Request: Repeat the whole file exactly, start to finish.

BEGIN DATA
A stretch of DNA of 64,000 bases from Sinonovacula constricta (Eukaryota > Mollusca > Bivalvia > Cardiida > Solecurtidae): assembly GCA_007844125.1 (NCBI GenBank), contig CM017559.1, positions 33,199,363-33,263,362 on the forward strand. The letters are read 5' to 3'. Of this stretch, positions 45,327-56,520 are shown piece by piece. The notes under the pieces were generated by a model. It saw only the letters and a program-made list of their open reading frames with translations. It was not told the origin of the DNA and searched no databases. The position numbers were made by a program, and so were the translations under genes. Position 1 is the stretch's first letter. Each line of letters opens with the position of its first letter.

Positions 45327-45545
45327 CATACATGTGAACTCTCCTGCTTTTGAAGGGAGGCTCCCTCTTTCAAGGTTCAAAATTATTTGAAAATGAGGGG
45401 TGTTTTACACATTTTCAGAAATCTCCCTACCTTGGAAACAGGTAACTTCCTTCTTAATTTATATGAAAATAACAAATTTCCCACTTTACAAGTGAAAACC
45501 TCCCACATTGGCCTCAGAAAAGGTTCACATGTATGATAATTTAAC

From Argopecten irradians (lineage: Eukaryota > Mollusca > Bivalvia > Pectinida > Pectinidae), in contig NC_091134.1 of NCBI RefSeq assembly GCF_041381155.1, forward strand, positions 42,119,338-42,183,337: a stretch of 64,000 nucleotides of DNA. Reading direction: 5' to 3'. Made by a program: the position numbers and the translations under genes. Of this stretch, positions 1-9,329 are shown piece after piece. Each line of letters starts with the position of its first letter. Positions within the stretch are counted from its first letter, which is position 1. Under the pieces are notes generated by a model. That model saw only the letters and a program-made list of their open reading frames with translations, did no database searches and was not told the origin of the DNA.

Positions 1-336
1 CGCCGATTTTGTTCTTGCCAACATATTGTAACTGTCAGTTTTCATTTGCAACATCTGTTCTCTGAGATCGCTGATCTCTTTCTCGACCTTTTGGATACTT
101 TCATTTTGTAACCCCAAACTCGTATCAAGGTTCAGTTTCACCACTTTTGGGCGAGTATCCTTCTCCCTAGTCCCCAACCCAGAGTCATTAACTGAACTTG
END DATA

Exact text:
A stretch of DNA of 64,000 bases from Sinonovacula constricta (Eukaryota > Mollusca > Bivalvia > Cardiida > Solecurtidae): assembly GCA_007844125.1 (NCBI GenBank), contig CM017559.1, positions 33,199,363-33,263,362 on the forward strand. The letters are read 5' to 3'. Of this stretch, positions 45,327-56,520 are shown piece by piece. The notes under the pieces were generated by a model. It saw only the letters and a program-made list of their open reading frames with translations. It was not told the origin of the DNA and searched no databases. The position numbers were made by a program, and so were the translations under genes. Position 1 is the stretch's first letter. Each line of letters opens with the position of its first letter.

Positions 45327-45545
45327 CATACATGTGAACTCTCCTGCTTTTGAAGGGAGGCTCCCTCTTTCAAGGTTCAAAATTATTTGAAAATGAGGGG
45401 TGTTTTACACATTTTCAGAAATCTCCCTACCTTGGAAACAGGTAACTTCCTTCTTAATTTATATGAAAATAACAAATTTCCCACTTTACAAGTGAAAACC
45501 TCCCACATTGGCCTCAGAAAAGGTTCACATGTATGATAATTTAAC

From Argopecten irradians (lineage: Eukaryota > Mollusca > Bivalvia > Pectinida > Pectinidae), in contig NC_091134.1 of NCBI RefSeq assembly GCF_041381155.1, forward strand, positions 42,119,338-42,183,337: a stretch of 64,000 nucleotides of DNA. Reading direction: 5' to 3'. Made by a program: the position numbers and the translations under genes. Of this stretch, positions 1-9,329 are shown piece after piece. Each line of letters starts with the position of its first letter. Positions within the stretch are counted from its first letter, which is position 1. Under the pieces are notes generated by a model. That model saw only the letters and a program-made list of their open reading frames with translations, did no database searches and was not told the origin of the DNA.

Positions 1-336
1 CGCCGATTTTGTTCTTGCCAACATATTGTAACTGTCAGTTTTCATTTGCAACATCTGTTCTCTGAGATCGCTGATCTCTTTCTCGACCTTTTGGATACTT
101 TCATTTTGTAACCCCAAACTCGTATCAAGGTTCAGTTTCACCACTTTTGGGCGAGTATCCTTCTCCCTAGTCCCCAACCCAGAGTCATTAACTGAACTTG